Friday, July 30, 2010

Murder-Mysetery Summer

I'm such a bookworm, but over the past couple years I've been steadily disenchanted with reading. I had too much assigned through school to pick up much for pleasure. When I did find time to just read, so many of the books I found were disappointing: too racy and too easy, to difficult, too boring.

A dear friend of mine completely understands, so we bonded together in pursuit of worthwhile books that we would read together, then meet up to discuss (and watch every movie adaptation available!). The only rule is they have to be pleasure books -- we both do enough research reading in our "real" lives. First, we read Emma -- I love Jane Austen.

The next book was my friend's choosing. I'd never heard of it before... but it was altogether facinating. The book is "Rebecca," written by Daphne du Maurier in 1938. The back cover proclaims that it is "one of the bestselling novels of all time!" Once I got into it, I totally understood.

There's something about summer that makes you want a predictable book, but not boring. I've never read mysteries before -- I thought they were dumb cop-and-robber stories with no plot, or all science like many of the popular TV shows. But this was rich storytelling. I found myself thinking just ahead of the characters, trying to solve the riddle. It was predictable enough to follow while throwing enough twists to keep me interested. All wrapped up in well-developed dialoge and a pleasant lack of descriptive romance. I never would have suspected I liked this kind of book if my friend hadn't suggested it (and put the copy in my hand, saying "Read this, it'll take some getting into but you'll love it").

So my question to you: What kinds of books do you like to read? How do you choose a new book / series / genre to try out?

Thursday, July 29, 2010

Bruchetta Pizza

This is probably the best treat I've ever eaten. I couldn't help sharing it with you!

My first ripe tomatoes have been coming in this week in any real numbers -- I pull in 2-3 a day (there's more coming, I have no doubt). I've been doing what I can to be creative with them -- there's not really enough for a good tomato sauce, and just throwing them into things seems a little haphazard. I came across a recipe for bruchetta: an Italian appetizer of bread toasted in olive oil topped with chopped tomatoes and basil, a bit of feta cheese and a drizzle of olive oil (plus salt and pepper). I had a bit of the topping left over and was trying to figure out what to do with it.

Well, Shaune beat me to the topping (using it as a filling for omlettes), but I came up with an idea: Why not use it on a pizza? And it was fabulous... you could taste the lovely fresh tomatoes, but it wasn't "just" tomato. Oh my... we ate the whole thing! I wish I had gotten a good picture, but alas, you'll have to try it yourself :)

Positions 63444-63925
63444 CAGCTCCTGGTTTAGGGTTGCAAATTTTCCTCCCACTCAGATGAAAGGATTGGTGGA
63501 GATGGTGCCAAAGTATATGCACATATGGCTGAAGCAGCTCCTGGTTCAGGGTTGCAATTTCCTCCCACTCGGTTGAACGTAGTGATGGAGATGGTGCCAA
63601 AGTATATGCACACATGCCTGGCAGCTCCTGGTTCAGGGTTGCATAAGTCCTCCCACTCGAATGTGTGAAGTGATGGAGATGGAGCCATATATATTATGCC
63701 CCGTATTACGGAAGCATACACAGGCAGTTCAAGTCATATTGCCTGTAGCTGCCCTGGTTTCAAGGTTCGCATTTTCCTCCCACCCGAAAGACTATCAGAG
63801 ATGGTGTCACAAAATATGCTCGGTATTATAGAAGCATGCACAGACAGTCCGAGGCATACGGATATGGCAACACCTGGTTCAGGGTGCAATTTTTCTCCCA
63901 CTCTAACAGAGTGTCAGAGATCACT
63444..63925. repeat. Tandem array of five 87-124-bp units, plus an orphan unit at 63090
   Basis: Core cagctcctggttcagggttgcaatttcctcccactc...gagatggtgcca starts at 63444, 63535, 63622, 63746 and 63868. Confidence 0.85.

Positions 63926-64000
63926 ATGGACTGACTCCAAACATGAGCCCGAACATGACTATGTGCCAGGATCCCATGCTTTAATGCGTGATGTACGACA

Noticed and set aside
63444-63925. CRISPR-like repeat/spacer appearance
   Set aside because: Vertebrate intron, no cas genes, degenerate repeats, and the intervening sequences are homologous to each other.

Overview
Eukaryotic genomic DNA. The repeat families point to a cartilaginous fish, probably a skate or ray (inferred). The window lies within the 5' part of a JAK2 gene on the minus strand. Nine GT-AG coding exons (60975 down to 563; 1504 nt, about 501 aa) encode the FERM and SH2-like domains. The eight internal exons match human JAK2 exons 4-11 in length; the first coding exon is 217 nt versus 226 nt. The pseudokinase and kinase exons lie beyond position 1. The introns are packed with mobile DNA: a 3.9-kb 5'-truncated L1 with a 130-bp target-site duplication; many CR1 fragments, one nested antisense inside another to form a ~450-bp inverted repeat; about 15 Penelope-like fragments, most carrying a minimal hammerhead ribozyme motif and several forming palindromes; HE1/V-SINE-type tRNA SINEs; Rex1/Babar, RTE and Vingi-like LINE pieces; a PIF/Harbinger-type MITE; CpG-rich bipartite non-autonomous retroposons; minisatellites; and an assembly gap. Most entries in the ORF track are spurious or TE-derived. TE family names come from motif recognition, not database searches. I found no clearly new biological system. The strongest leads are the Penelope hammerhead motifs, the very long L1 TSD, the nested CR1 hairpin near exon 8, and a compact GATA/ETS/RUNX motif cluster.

Bruchetta Pizza
  1. Prepare your favorite pizza dough. Prebake it in the oven for about 15 minutes so it's nearly done
  2. While that's cooking, coarsely chop 2 tomatoes. If you have it, chop fresh basil. I used dried because I failed to plant any this year :(. Gently stir together tomatoes and basil, plus a few tablespoons of feta cheese -- just enough for contrast. Drizzle with olive oil and crack on some fresh ground pepper. Taste it -- if you need to, add a bit of salt. Sea salt is best. Set bowl in fridge until pizza crust is ready
  3. Totally optional (but adds extra nutrients): thinly slice a small zuccini into "coins"
  4. Once crust is baked, you get to build your pizza! Drizzle crust with olive oil (I like to take a paper towel and "paint" it all over). Sprinkle a bit of mozzarella cheese. Scatter the zuccini, if you're using it. Top with the tomato mix and a bit more cheese if you'd like -- I made it fairly not-cheesy, but whatever it takes to make your husband/kids eat it!
  5. Bake for just a few minutes -- 8-10 -- just so all the flavors meld, things warm up, and the cheese thinks about melting. Slice and enjoy!

We're pizza fanatics here, eating it bare-minimum once a week. Pizza night is never known for its health value -- until now! Round out the meal with a salad, or add some cooked beans or chicken to the pizza itself. Yummm...

Tuesday, July 27, 2010

A Special Family Birthday

This may seem silly to many of you, but I just had to share: My dear little car just hit 200,000 miles!

200,000 miles of:
  • Visiting family
  • Strengthening friendships
  • Working for the Lord
  • Learning new skills
  • Having fun
  • Shedding tears